OTTAWA (Reuters) - Prime Minister Stephen Harper on Sunday will trigger an October 14 general election campaign, after 2-1/2 years at the helm of a minority Conservative government, a spokeswoman said on Friday.
The national vote will mark Canada’s third election in four years and comes at a time when the economy is struggling to cope with a slowdown in the United States, the country’s largest trading partner.
Two issues are expected to dominate the campaign: the softening Canadian economy and a carbon tax plan proposed by Harper’s chief opponent. Polls indicate a vote now would result in another Conservative minority.
The spokeswoman said that at 8:15 a.m. EDT on Sunday Harper would visit Governor-General Michaelle Jean and ask her to dissolve Parliament formally so an election could be held.
Jean is the representative in Canada of the head of state, Queen Elizabeth. Her approval is considered a formality.
Harper was supposed to wait until October 2009, the date set for the next election under a law brought in by the Conservatives.
He says he wants an election now because Parliament has become dysfunctional, a strategy that prompted many commentators and rivals to accuse him of cynicism.
“Stephen Harper wants to rush into an election before Canadians can realize how little he has done to prepare our country to deal with the slowdown of the economy,” said Stephane Dion, leader of the opposition Liberal Party.
Growth so far this year has been anemic and the crucial manufacturing sector -- focused in parts of eastern Canada where Harper needs to pick up votes -- is struggling.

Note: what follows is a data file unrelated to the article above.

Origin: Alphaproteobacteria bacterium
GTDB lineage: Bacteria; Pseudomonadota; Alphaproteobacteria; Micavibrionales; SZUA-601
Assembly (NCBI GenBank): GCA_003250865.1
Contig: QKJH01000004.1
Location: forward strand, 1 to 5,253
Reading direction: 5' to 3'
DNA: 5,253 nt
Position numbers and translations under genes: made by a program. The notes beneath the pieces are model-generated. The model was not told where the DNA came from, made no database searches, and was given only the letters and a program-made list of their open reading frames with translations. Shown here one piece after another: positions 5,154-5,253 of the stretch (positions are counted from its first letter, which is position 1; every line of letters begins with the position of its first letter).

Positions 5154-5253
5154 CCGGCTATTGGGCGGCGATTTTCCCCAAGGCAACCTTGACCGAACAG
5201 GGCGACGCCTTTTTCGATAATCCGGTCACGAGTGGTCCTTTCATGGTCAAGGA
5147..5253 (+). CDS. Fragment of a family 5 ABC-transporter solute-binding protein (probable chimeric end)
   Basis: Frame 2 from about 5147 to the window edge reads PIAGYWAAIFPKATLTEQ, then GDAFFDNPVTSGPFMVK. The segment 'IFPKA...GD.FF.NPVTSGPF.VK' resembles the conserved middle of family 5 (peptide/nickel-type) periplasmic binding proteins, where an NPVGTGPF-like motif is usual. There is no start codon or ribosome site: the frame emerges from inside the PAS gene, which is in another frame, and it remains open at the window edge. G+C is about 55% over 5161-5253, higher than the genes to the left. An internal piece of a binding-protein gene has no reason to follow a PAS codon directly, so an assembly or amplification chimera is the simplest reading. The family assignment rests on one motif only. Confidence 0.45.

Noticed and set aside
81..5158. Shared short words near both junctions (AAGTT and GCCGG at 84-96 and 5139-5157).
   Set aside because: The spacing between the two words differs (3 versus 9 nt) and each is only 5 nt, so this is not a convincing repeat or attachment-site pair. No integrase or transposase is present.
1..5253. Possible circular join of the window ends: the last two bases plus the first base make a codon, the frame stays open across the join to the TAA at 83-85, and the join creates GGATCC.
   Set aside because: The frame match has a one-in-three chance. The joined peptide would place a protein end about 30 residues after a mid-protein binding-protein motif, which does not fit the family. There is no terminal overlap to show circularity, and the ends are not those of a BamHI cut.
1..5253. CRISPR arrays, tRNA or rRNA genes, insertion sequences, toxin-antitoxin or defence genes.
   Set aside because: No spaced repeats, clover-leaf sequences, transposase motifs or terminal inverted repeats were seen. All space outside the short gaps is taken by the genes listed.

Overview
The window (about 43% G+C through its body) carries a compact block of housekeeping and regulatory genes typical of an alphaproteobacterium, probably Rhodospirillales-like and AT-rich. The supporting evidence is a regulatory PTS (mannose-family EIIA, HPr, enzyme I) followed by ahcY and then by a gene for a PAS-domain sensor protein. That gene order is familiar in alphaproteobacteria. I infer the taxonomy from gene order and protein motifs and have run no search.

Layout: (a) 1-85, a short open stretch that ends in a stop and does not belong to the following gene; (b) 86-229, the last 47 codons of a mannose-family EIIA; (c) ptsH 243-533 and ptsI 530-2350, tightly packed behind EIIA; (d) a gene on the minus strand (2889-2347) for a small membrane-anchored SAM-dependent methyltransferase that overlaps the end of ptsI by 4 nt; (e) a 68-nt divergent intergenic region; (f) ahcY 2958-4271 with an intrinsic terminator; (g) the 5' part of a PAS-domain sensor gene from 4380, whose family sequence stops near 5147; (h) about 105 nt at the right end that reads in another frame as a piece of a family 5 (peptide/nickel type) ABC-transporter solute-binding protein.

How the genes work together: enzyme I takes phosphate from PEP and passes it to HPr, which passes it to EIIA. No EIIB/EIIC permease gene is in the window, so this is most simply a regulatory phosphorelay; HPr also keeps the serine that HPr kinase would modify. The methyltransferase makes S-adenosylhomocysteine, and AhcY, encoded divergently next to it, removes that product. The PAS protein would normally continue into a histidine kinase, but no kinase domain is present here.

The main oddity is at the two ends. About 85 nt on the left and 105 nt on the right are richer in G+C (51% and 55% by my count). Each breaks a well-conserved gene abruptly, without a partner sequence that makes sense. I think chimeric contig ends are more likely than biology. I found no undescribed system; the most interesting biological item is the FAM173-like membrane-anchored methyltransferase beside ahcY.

Harper, elected in late January 2006 on a right-leaning platform that promised to crack down on crime and cut taxes, has said little about his election platform.
That said, the Conservatives will strongly attack Dion’s carbon tax proposal. Dion initially said the plan, designed to cut greenhouse gas emissions, would be revenue neutral.
But amid concerns about the impact on professionals who use a lot of fuel, he modified the idea on Wednesday by offering tax breaks and subsidies.
“I think it’s a crazy time for the country to take risks,” Harper said in response.
The Conservatives regularly mock Dion, a former academic from French-speaking Canada who sometimes has trouble making himself understood in English.
“To get the message across you have to have someone that people are willing to listen to and this is the big question -- will the Liberals have that person?” said Pierre Martin, a political scientist at the University of Montreal.
Dion, an outsider, surprisingly won a Liberal leadership race in late 2006 and has little support among legislators.
Many Conservatives -- and some Liberals -- agree Dion could be a major liability for his party.
Yet despite their many advantages, the Conservatives have rarely managed to record more than 36 percent of public support, short of the 40 percent needed for a majority under Canada’s first-past-the-post electoral system.
“I haven’t seen anything to suggest that there would be a significant change in the current political environment,” said pollster Nik Nanos of Nanos Research.
Part of the reason is continuing voter uncertainty about Harper, an aloof and rather wooden figure who opponents say is harboring an extremist agenda.
“We need to win against the most right-wing prime minister in the history of our country ... Stephen Harper wants to give George W. Bush a third term in Ottawa,” Dion said this week.
The Conservatives, who point to their record as evidence this charge is nonsense, are very strong in rural areas and western Canada. Yet they have made no headway at all in the three main cities -- Toronto, Montreal and Vancouver.
Only one prime minister -- Liberal Lester B. Pearson in the 1960s -- has won two successive minority governments.
Reporting by David Ljunggren and Randall Palmer; Editing by Frank McGurty